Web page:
12° Nicosia,
27 February, 2021
Home  /  News

Interview with Isfandyar Zaman Khan, lead specialist for finance and innovation at the World Bank

The WB official spoke to Kathimerini about NPLs and the economic benefits of reunification of the island

Panayiotis Rougalas

The amount of non-performing loans in Cyprus has been reduced, how could the issue of NPLs reach a sustainable amount of 4%-5% or be dealt with completely?

There needs to be a pro-active, cooperative approach to deal with the NPL problem, it involves working on a number of fronts:

o Use comprehensive approach to address all aspects of the NPL problem

o The role of the government should be to establish a conducive environment for private debt resolution, avoiding subsidising NPL resolution

o Extensive true operational restructuring of viable borrowers need to be done aimed at root causes

o NPL resolution should be accompanied by heightened data transparency and cross-country comparability, so that progress can be tracked and analysis improved

We also recommend working on 4 pillars:

Pillar 1: Regulatory and supervisory frameworks should promote timely recognition and proper

Pillar 2: Ensure operational readiness at the level of banks to respond early on to rising loan delinquencies

Pillar 3: Strengthen the enabling environment, i.e. the body of laws, regulations, institutions and practices

Pillar 4: Diversify the range of disposal options,

How could a solution to the Cyprus problem affect the economy of the country?  Has the World Bank conducted any exercises on various scenarios?

The benefits of reunification outweigh its costs. Reunification will open a window of opportunity for greater economic growth in Cyprus. It is expected to boost trade, increase intra-island commerce, spur investment, and create more jobs.

We have to recognise that the status quo of an already small economy that is divided into two smaller economies amplifies the challenges - and potentially reinforces the increased per capita income gap between the GCC and the higher income economies of the EU. If reunification is well managed, the benefits of a larger economy, greater public and private investment, and increased domestic and international trade could create many jobs across the island. Enhanced domestic connectivity for energy, transport, and water could generate about €1.1 billion-worth of investment opportunities within the next 2-3 years. There would be income convergence within the island and a catchup with the advanced economies of the EU.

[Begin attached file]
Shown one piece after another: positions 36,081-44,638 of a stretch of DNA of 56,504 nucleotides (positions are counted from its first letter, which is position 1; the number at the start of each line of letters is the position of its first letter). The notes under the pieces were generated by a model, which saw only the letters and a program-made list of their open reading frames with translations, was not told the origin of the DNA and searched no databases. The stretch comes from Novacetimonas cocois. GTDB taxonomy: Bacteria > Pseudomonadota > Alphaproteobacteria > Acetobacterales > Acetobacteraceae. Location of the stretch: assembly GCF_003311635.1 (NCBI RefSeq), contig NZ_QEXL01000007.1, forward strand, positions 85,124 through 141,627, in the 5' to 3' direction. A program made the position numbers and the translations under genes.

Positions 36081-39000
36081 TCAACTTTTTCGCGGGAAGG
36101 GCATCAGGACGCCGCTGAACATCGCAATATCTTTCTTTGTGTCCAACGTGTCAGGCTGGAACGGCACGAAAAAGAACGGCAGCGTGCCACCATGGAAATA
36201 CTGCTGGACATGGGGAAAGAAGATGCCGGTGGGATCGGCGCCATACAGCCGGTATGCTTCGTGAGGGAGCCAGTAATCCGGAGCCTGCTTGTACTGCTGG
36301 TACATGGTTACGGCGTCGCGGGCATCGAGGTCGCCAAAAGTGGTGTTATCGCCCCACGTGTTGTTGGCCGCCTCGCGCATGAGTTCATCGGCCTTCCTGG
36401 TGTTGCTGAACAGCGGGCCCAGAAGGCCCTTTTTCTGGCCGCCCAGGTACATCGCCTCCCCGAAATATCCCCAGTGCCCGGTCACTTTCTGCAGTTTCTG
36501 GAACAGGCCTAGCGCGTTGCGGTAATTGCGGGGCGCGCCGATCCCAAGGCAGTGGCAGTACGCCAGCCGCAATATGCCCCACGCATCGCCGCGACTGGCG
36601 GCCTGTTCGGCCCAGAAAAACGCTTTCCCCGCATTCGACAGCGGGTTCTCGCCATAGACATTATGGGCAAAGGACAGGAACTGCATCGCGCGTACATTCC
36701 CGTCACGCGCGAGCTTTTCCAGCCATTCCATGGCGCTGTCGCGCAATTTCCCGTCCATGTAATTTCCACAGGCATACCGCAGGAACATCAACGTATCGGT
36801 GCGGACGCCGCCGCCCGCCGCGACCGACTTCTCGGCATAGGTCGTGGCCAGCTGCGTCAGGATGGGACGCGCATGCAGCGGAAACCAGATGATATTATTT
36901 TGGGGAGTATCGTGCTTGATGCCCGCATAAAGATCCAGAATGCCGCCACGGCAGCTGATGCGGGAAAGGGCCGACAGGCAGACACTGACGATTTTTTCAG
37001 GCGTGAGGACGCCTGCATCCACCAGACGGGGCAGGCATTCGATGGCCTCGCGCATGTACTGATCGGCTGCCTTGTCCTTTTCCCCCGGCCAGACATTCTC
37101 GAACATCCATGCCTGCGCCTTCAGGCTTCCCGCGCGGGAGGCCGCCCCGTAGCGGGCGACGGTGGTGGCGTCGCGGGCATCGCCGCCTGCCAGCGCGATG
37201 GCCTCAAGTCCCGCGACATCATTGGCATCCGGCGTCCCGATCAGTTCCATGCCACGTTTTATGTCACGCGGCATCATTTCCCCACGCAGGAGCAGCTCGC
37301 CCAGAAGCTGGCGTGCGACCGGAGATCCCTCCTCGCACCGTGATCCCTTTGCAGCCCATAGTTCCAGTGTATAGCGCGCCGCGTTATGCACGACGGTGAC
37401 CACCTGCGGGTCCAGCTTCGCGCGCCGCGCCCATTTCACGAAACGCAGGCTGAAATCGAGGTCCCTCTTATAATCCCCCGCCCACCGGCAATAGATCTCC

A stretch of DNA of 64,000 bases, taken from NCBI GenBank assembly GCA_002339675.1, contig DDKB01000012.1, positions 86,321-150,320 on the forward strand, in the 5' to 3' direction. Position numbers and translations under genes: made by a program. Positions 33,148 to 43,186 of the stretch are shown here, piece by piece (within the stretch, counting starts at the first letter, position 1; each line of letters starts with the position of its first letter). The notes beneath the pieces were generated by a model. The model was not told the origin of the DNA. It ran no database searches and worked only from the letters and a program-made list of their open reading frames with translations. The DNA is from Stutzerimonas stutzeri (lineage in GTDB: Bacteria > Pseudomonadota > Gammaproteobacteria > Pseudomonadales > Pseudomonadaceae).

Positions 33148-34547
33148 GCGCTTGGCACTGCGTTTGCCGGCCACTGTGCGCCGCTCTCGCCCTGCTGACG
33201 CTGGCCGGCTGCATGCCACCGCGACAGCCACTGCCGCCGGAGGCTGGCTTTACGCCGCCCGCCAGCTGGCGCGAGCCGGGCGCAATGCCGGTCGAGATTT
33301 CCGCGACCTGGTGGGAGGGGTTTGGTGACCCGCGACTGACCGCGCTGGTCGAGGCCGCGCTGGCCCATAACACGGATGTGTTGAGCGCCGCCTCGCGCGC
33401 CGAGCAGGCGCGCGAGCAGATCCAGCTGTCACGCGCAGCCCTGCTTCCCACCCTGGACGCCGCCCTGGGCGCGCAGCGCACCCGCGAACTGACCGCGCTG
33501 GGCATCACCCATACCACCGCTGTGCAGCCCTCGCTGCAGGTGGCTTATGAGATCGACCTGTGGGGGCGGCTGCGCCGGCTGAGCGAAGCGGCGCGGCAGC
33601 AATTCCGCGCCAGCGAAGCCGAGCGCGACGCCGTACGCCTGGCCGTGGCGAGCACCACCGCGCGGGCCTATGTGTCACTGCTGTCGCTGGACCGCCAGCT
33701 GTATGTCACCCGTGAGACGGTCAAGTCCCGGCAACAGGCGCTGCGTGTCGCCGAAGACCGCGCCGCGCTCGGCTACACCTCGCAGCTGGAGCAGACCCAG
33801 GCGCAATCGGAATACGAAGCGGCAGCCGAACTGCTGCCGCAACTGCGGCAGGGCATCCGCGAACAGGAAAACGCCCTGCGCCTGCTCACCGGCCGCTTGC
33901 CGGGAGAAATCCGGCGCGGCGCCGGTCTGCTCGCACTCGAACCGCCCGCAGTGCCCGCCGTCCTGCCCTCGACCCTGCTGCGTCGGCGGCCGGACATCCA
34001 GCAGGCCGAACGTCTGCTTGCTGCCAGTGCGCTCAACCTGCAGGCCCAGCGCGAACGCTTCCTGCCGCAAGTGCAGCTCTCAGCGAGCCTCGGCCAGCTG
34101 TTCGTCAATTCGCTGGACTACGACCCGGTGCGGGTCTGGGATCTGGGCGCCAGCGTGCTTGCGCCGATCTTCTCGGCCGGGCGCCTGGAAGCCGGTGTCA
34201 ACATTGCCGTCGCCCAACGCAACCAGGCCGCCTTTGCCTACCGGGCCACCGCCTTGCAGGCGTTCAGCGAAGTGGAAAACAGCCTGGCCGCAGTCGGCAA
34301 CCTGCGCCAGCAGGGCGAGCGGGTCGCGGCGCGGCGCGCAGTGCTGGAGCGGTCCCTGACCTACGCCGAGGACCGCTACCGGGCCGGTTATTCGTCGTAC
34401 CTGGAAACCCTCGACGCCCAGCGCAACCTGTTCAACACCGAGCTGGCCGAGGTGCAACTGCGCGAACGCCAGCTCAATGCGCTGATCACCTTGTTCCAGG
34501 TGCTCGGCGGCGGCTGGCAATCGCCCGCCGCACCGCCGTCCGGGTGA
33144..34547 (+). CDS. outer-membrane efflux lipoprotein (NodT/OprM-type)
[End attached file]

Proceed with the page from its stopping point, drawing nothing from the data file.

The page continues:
Continuation of the status quo is costing Cyprus. Reunification, on the other hand, would generate significant benefits for the economy -  as long as it is accompanied by sound policy and institutional decisions, effective implementation, and careful management of the property issue.

With respect to trade: increased trade, primarily with the rest of the EU and Turkey, would allow Cypriot firms to reap economies of scale and become larger and more competitive in the world economy. This will provide opportunities to domestic investors, and the resulting growth would generate more jobs for the entire island. The experience of economies that have joined the EU shows that those that have benefited most from the integration of their economies are those which have embraced integration.

Under the status quo, sales across the Green Line are significantly below potential, due to unique features of the tax systems and different product standards. Harmonized tax systems and product standards following reunification, however, would support increased intra-island commerce. Our simulations indicate that intra-island commerce could more than triple. An enhanced business climate, a stronger financial sector, and a stable macroeconomic-fiscal framework would help the Cypriots grab these opportunities.

News: Latest Articles